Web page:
Every so often, someone on one of the security mailing lists to which I subscribe will post a frothing rant from someone who has discovered their own personal â€śmagic bulletâ€ť which solves all their security woes. This time, itâ€™s a guy who was convinced that Microsoftâ€™s recent out-of-band Internet Explorer patch MS08-078 is actually a conspiracy by Microsoft (and the government, of course) to invade your computer.
Okay, now aside from the point that, technically, Microsoft â€śpwnsâ€ť your computer if you run their OS, and they donâ€™t need to install patches to continue to do so; aside from the Ballmer defence (â€śIf we were actually evil, donâ€™t you think weâ€™d be doing a better job at it?â€ť; aside from that and many other considerations, what evidence did this guy have that the patch is a conspiracy?
Gibson Researchâ€™s ShieldsUp site reported that his system was â€śFully Stealthedâ€ť.
[For those of you non-geeks reading the blog, that means that his firewall was closed up so tight that his system was not responding to any attempt to connect.]
Many other people have made, or will make, the obvious note that the patch is for a browser client bug, whereas the firewall ignoring all incoming requests only protects against server-related bugs, so Iâ€™ll leave it to those people to discuss that.
My concern is that Gibson is still pitching the idea that â€śFully Stealthedâ€ť is a good idea.
TCP/IP, the network protocol on which much of the Internet is currently based, is designed around certain error reporting mechanisms that keep the system able to route around trouble.
One of these mechanisms is the TCP RST (reset) flag. The reset flag a great tool, as it says in a single bit â€śI received this packet, but I can completely guarantee that itâ€™s not meant for meâ€ť. Another similar mechanism is the â€śICMP Host Unreachableâ€ť response, which says â€śYou appear to be trying to send a packet through me to another machine, but although Iâ€™m not a bad place to send that packet through, I canâ€™t seem to reach that machine just nowâ€ť.
When youâ€™re â€śFully Stealthedâ€ť (or completely non-responsive, if you prefer), itâ€™s like youâ€™re a black hole, and neither the TCP RST flag nor the ICMP Host Unreachable errors are returned from your system.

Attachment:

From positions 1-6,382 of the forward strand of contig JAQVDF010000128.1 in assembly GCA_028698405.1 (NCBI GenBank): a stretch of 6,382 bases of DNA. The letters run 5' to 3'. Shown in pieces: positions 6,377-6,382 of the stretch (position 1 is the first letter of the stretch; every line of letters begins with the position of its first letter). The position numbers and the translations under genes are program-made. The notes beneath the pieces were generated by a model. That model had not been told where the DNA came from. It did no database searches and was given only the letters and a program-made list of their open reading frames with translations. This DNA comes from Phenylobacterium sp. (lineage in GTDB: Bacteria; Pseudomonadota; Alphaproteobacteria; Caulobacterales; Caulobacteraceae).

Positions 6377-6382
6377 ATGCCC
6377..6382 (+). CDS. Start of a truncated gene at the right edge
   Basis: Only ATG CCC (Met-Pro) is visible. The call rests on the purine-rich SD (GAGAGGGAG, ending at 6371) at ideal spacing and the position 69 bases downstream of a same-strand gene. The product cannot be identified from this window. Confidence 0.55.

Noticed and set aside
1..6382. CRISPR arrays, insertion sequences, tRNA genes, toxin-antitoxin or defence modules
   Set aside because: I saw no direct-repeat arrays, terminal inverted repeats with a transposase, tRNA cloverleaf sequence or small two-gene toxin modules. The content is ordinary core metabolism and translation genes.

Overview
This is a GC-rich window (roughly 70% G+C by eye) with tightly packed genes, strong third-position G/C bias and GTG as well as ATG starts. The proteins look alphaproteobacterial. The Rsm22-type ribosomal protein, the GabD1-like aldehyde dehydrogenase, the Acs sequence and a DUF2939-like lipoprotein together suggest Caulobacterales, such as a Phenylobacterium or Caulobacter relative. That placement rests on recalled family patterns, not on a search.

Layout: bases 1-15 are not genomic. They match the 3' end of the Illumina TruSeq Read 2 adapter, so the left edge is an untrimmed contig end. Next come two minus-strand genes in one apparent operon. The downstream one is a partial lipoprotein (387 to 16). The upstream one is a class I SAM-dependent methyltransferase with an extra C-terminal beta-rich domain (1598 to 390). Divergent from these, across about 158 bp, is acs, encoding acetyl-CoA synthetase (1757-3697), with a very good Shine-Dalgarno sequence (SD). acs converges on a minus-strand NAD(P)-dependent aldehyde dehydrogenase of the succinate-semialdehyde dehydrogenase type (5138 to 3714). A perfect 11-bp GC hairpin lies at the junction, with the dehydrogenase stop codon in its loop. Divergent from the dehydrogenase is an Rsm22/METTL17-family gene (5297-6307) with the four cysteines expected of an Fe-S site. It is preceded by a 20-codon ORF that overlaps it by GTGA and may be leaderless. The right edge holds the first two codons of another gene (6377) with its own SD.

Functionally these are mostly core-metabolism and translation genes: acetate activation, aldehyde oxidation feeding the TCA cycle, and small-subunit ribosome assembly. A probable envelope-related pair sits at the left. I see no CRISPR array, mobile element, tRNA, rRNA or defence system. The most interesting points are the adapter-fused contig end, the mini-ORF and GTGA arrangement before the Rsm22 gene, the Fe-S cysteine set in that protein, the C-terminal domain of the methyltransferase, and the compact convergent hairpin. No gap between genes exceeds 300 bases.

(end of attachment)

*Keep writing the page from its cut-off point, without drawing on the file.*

Thatâ€™s great, right, because it means that your attackers canâ€™t tell youâ€™re there? Itâ€™s like youâ€™re a black hole, no one can see you, right?
That sounds good in theory, except that even black holes can be seen, because they donâ€™t act like the empty space that might otherwise be there.
Similarly, a â€śFully Stealthedâ€ť machine gives away its presence by occupying an IP address that will not respond at all when you try to contact it. Very much like a black hole, itâ€™s clear that itâ€™s there, because if there was nothing there, the upstream routers would be passing back ICMP Unreachable messages.
OK, so maybe they know that Iâ€™ve got a machine here, at this IP address, but itâ€™s safe, because itâ€™s Fully Stealthed â€“ Stealth just sounds so cool, especially since itâ€™s a verbed noun! Itâ€™s alright that I look like a hole to the rest of the Internet, because nobody can do anything to me!
The attacker can pretend to be you, because thereâ€™s nothing youâ€™re going to say about it.
Let me qualify that â€“ of course, the attacker canâ€™t use your password if he doesnâ€™t know it, nor can he use your private keys. But he can use another thing that some sites use as part of the proof that you are who you claim to be.
He can use your IP address.
A few things prevent this normally:
So, number 1 and 3 arenâ€™t always a barrier â€“ number 2 is definitely a barrier if the attacker needs to maintain the connection for more than a few fractions of a second, as the RST from the spoofed IP address will cause the server to drop the connection and ignore what the attacker is trying to do.
So, this is a valuable protection that a â€śfully-stealthedâ€ť firewall is going to throw away for you â€“ the ability to spot when someone is spoofing your IP address, and to respond back to say â€śuh, that isnâ€™t me â€“ stop talking to himâ€ť.
A firewall should behave as if the machine is present but disinterested, and should actively refuse misguided connection attempts and responses, not merely ignore them. Thereâ€™s a big difference between the two behaviours. Donâ€™t use the sensationalist terminology of a poor substitute for an expert as a replacement for understanding of your risks and threats.